Making Life Better on the Farm
Friday, July 13th, 2012
Irrigation system leader Reinke Manufacturing Company is donating a new, highly efficient, center pivot irrigation system to Sunbelt Agricultural Exposition and the Darrell Williams Research Farm in Moultrie, the company announced during the Sunbelt Expo’s Field Day on Thursday.
“We are happy to, again, be able to announce our support and expand our relationship with such a great organization as Sunbelt Expo,” said Reinke President Chris Roth. “Such a highly-regarded organization, Sunbelt Expo is always on the forefront of the latest in agriculture. We look forward to our continuing work together on moving the industry forward in the Southeast.”
The investment is the fourth major contribution the company has made in the past few years to the expo’s research efforts, according to Sunbelt Expo Executive Director Chip Blalock.
“They are supporting us as a nonprofit in agriculture research to make life better on the farm. That’s the selfless part of what they do here,” Blalock said.
The company donated equipment in 2004 and 2007 to expand irrigation at the farm, but the investments in 2011 and this year allow the expo to replace aging equipment and to strengthen the research work done at the Darrell Williams Research Farm.
The farm is a preeminent research facility in the development of new plant hybrids and biotechnology products. The information gathered from the demonstration plots for seed developers and biotechnology companies is crucial as growers strive to meet increasing demand, according to Reinke.
The new center pivot system announced Thursday will replace an aging three-tower model currently located on the farm and will provide better reliability, water application uniformity and efficiency. The new equipment features the latest Reinke RPM Touch Screen Panel technology and will integrate with the existing computer-based telemetry system and Internet-based remote control package.
Reinke has invested more than $150,000 in Sunbelt Expo within the last year. In 2011, the company donated a new eight-tower center pivot irrigation system to the Darrell Williams Research Farm and announced plans for a 20-by-40-foot on-site facility to provide staff with more space and storage during the fall tradeshow and other large events. The facility is expected to be finished this fall.
Investing in the expo is good marketing for Reinke, which has its products and name exposed to the tens of thousands of visitors who come to the fall expo, including growers in southwest Georgia, which has seen a boom in irrigation over the past two decades.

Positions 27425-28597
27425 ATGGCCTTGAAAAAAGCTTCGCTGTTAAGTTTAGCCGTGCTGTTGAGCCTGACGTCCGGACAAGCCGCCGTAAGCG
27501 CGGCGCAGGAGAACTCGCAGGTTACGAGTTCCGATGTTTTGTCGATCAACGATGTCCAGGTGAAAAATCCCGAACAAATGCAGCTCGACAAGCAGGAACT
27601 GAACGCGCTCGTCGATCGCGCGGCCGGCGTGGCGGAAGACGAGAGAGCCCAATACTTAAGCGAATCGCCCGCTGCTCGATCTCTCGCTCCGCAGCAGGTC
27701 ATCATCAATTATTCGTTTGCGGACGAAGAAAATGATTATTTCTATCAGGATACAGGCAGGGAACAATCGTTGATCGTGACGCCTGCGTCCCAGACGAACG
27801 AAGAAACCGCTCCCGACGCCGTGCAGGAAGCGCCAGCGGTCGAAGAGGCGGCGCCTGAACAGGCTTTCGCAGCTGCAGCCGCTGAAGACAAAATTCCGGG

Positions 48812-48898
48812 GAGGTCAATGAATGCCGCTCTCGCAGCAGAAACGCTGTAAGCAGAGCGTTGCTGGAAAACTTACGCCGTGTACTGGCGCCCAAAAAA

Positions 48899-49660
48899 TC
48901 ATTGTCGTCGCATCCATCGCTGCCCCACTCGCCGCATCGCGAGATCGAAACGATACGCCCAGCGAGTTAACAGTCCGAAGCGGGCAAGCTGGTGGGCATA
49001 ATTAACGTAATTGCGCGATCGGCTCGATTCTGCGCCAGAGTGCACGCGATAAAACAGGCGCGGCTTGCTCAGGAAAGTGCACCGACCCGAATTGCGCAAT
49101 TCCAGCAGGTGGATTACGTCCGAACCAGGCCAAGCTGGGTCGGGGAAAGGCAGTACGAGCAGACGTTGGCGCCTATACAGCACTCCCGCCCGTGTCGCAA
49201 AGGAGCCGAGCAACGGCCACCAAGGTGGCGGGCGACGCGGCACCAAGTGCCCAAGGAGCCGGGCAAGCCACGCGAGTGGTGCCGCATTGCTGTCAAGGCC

“Twenty years ago, 25 percent was under irrigation, but it’s closer to 55 percent under irrigation now,” Blalock said.
As lots of economic factors make Southwest Georgia more attractive for farming, growers want the precision of modern irrigation systems.
“(The Reinke systems) just allow us to know that we can put out the right amount of water,” Blalock said.
When the irrigation system is up-to-date and precise, expo Farm Manager Michael Chafin can ensure that the research actually is measuring the intended factors; he can be sure that spotty irrigation isn’t impacting the crop yield.
And in that way, Reinke’s contributions aren’t meant to show the value of irrigation, which already is a given.
The donations are meant to remove irrigation as a variable to make the research as precise as possible.
“We recognize that we work in the agriculture industry,” said Mike Mills, Reinke’s territory manager for the Southeast. “And with the pressure on growers to produce more and more, we have to help them in all ways to be as efficient as possible.”
When irrigation is reliable, the university researchers and seed development companies can better gauge the results of studies at the farm.
“It takes irrigation out as a factor because the researcher knows that irrigation irregularity isn’t impacting the results,” Mills said.
Mills enjoys visiting the expo and seeing farmers gather to learn how to make their own operations even better.
“Biotechnology research is vital to these growers, and to do that, they need this equipment. We feel like we have to give back to the industry that uses our products,” Mills said.
“It’s more of a big picture approach: Let’s do a better job with agriculture,” he said.
The research farm and expo gives growers a chance to see how the latest varieties of cotton, soy beans, corn and peanuts might affect their bottom line, Blalock said.
“Anything we do on our research farm makes life better on the growers’ farms,” Blalock said. “And when something makes life better on the farms, it makes the growers more money.”